A critical question from a representative of The Lemon Press concerning the Big Student Debate was challenged by Mia Shantana Chaudhuri-Julyan, the YUSU Community & Wellbeing Officer and the recurring event’s creator. Harry Kelly implied that the most recent Big Student Debate was mismanaged and that all the debaters privately opposed the motion. Kelly suggested that complaints had been made by the Debating Society.
Chaudhuri-Julyan denied the claim that the Debating Society had complained about the event’s management. She stated that she had clearly addressed any concerns about the management of the Big Student Debate. However, a critical report on the Big Student Debate, written by Nouse News Editor, Chay Quinn, printed in Nouse the day after the AGM, featured critical quotes from key members of the Debating Society committee.
A moment of hysterical laughter from The Lemon Press‘s correspondents interrupted the AGM proceedings when Carruthers asked whether the Centenary commemorated the end of the First World War. In response, York Vision suggested that this reaction reinforced a stereotype of student journalists as members of an “obnoxious boys’ club”.
certain members of student media reinforcing the rep they've earned for themselves as being an obnoxious boys club…
— York Vision (@YorkVision) June 11, 2018
An online question concerned elected YUSU Officers’ efforts to make staff activities transparent, perhaps again in reference to students’ concerns about previous staff’s alleged misconduct. This question was answered by the Vulliamy, who referred to the Union’s constitution, “approved by students,” giving the CEO the powers to discipline YUSU staff, though putting the CEO under the scrutiny of the Board of Trustees.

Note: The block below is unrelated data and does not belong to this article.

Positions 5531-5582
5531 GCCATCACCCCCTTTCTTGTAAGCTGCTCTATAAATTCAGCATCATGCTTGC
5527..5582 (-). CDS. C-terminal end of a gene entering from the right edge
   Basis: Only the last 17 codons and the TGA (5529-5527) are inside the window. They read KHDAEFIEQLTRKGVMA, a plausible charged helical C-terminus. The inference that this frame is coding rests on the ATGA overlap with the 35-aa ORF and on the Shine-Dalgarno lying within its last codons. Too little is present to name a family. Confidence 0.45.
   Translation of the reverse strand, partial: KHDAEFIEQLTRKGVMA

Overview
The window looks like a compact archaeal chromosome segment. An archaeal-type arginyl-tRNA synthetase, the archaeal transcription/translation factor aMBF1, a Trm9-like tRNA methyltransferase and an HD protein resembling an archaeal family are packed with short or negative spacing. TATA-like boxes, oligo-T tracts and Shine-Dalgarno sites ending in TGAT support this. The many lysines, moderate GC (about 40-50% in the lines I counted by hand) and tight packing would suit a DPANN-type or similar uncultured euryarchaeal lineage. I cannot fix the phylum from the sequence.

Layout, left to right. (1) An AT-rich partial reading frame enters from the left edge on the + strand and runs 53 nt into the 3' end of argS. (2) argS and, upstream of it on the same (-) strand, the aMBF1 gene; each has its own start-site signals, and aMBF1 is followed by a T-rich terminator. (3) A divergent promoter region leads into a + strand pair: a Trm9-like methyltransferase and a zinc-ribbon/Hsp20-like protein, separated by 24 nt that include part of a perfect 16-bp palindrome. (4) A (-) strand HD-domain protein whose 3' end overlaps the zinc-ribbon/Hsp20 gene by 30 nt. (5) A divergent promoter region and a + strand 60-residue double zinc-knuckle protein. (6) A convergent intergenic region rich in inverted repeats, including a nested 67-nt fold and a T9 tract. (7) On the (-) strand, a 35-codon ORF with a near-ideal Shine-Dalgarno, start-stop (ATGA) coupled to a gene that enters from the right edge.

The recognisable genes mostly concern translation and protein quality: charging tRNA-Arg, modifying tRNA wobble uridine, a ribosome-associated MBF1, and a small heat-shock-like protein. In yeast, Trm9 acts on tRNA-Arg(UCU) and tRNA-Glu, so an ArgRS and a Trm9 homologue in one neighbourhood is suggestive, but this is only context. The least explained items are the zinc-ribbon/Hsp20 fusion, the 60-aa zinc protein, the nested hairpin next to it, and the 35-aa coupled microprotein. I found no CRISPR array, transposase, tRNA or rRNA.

A final question from the audience concerned the petition, launched by the Sabbatical Officers, calling for the University of York to adopt a protocol for anonymous reporting of other students’ misconduct. Students, including The Yorker‘s correspondent, suggested that the proposed model would simply generate data and did not compel the University to investigate any of the anonymous reports of abuse that might be submitted. This would differ from other institutions’ anonymous reporting protocols, in which investigations into the misconduct are launched.
In response, Alex Urquhart suggested that the University would naturally launch investigations in response to numerous reports of misconduct or abuse. Mia Shantana Chaudhuri-Julyan added that the proposed format would do more than create data and that such a limitation had been borne in mind during the proposal’s drafting.
Reactions to the AGM from students present tended to be critical. One student told The Yorker that the Sabbatical Officers had been “evasive”. Harry Kelly, writing and Tweeting for York Vision, commented:
It was my first YUSU AGM, so I wasn’t all the sure on what to expect. It ended up being a bit dry at times and the reports from the Sabbs were all quite long, although it seemed out of necessity rather than frivolity to be fair to them. It seemed odd to me that it wasn’t being live streamed at all, especially as I was under the impression that SLB seminar room all have lecture capture facilities… I believe I was the only person live-tweeting the event which was a shame for democracy. Had I not been there it would have seemed like YUSU had things they wanted to hide I think.
Harry Clay, writing for The Lemon Press, told The Yorker afterward:
The YUSU AGM revolved primarily around a series of reports that left the room almost asleep, despite the importance to the annual review of YUSU. Notable in this was the apparent drop of total funds from £474,409, to £415,196, and the increase in pension reserve spending from £12,327 to £151,389, an impressive achievement. Other than that, the only other significant moment was the apparent unimportance of YUSU’s preparations for the Centenary, leaving one Sabb asking, ‘Do you mean World War One?’
As an student media publication independent of YUSU, The Yorker is not obliged to follow the Media Charter.